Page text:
General Motor's chief climate denier (he prefers skeptic) is finally on his way out the door.
GM just announced that it is retiring Bob Lutz as vice chairman for global product development. He'll be replaced on April 1 and fully retired at the end of the year – if GM lasts that long.
We hope Lutz is the last of that model to emerge from Detroit. Last year, we called for his resignation as a condition of the Big Three bailout.
In his more than four decades in the auto business, Lutz earned the nickname "Maximum Bob" for pushing horsepower and a macho image of big trucks and fast cars with no thought to fuel efficiency or emissions. Worrying about the environment wasn't part of the equation for Lutz – until he was recently saddled with the Chevy Volt, GM's in-development electric car.
When Lutz began the public pitchman role for the Volt last year, The New York Times wrote: GM's Mr. Horsepower has an electric conversion: "The prospect of Mr. Lutz going green represents a sharp reversal." Lutz had regularly mocked environmental advocates, saying that except for "a few nuts in California," no one cares about the impact cars have on the environment. Just this past December, he told Fox News: "At $1.50 a gallon, the American public wants sport utilities and large pickup trucks." Then there was his comment to a group of Texas journalists that global warming was "a crock of s---"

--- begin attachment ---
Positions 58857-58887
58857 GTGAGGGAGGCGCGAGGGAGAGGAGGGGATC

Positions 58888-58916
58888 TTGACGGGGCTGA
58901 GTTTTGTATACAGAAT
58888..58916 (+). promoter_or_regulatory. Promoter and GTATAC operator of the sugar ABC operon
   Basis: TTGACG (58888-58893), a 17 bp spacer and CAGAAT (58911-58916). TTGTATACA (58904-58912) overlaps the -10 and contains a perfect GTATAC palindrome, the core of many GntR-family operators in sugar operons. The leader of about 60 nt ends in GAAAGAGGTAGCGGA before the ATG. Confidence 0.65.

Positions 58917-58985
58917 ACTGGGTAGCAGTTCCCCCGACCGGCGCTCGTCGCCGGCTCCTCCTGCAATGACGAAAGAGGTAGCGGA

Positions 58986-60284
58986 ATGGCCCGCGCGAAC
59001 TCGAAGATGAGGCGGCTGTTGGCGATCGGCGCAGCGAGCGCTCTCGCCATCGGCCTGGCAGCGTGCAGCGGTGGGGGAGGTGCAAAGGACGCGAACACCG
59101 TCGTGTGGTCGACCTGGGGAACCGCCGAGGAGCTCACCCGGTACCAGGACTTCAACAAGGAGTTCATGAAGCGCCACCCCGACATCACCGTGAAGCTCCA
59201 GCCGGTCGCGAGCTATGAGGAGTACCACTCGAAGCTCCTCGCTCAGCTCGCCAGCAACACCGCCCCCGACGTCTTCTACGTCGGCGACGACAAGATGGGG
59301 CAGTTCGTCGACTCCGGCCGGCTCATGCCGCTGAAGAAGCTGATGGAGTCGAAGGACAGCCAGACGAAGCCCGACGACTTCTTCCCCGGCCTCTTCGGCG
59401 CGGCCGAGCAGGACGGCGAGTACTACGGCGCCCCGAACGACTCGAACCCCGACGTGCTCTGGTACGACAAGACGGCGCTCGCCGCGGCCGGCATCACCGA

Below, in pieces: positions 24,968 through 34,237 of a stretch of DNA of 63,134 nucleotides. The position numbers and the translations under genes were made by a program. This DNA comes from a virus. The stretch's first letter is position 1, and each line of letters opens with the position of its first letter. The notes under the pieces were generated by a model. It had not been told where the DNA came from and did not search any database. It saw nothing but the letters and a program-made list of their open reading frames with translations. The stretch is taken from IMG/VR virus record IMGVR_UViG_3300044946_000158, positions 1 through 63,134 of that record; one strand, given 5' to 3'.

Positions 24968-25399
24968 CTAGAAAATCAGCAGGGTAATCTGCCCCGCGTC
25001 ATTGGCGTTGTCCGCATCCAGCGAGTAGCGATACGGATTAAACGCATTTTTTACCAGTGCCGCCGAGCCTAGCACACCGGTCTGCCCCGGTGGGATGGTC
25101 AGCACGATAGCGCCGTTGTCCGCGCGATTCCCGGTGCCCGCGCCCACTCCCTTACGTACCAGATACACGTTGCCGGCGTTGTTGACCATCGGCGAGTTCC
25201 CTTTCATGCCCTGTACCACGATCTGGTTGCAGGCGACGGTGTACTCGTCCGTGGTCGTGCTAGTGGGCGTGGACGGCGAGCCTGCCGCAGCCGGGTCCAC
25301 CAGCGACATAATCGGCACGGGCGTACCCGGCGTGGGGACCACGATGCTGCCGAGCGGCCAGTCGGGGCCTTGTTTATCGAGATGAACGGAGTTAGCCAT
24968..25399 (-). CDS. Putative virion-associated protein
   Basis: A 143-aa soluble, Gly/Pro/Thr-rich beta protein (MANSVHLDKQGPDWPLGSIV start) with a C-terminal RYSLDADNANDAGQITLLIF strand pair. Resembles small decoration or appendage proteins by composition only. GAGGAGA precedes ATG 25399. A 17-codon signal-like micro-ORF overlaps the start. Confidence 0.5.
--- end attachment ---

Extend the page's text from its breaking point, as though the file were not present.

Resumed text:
Here's how Lutz responsed to criticism of his "crock" comment:
My beliefs are mine and I have a right to them, just as you have a right to yours. But among my strongest beliefs is that my job is to do what makes the most business sense for GM.
The man replacing Lutz is Tom Stephens, GM's vice president of powertrains. He should be healthier for the company and hopefully for the planet, too. While Lutz was making fun of Toyota's hybrid Prius in the early 2000s, calling it a publicity stunt, Stephens was working on three new hybrid gas/electric powertrains for GM vehicles.
Stephens explained his hybrid strategy to the Detroit News in 2006: "I'm going after the highest-consuming vehicles first, because that's where the big payback is."
GM needs all the help it can get. Bloomberg reports today:
General Motors Corp. and Chrysler LLC may have to be forced into bankruptcy by the U.S. government to assure repayment of $17.4 billion in federal bailout loans, a course of action the automakers claim would destroy them.
Lutz, meanwhile, will be out as head of global product development in seven weeks, but he'll stick around as a consultant through December. He talked about his departure on his blog this morning, under the headline, "You're Not Rid of Me Yet":
So I'll be around the rest of the year, helping with the transition and acting as senior adviser to [GM CEO] Rick Wagoner, and I'm sure you'll read further updates in this space about how it's going. Most importantly, I remain as confident as ever in the future of General Motors and the continued excellence of its products.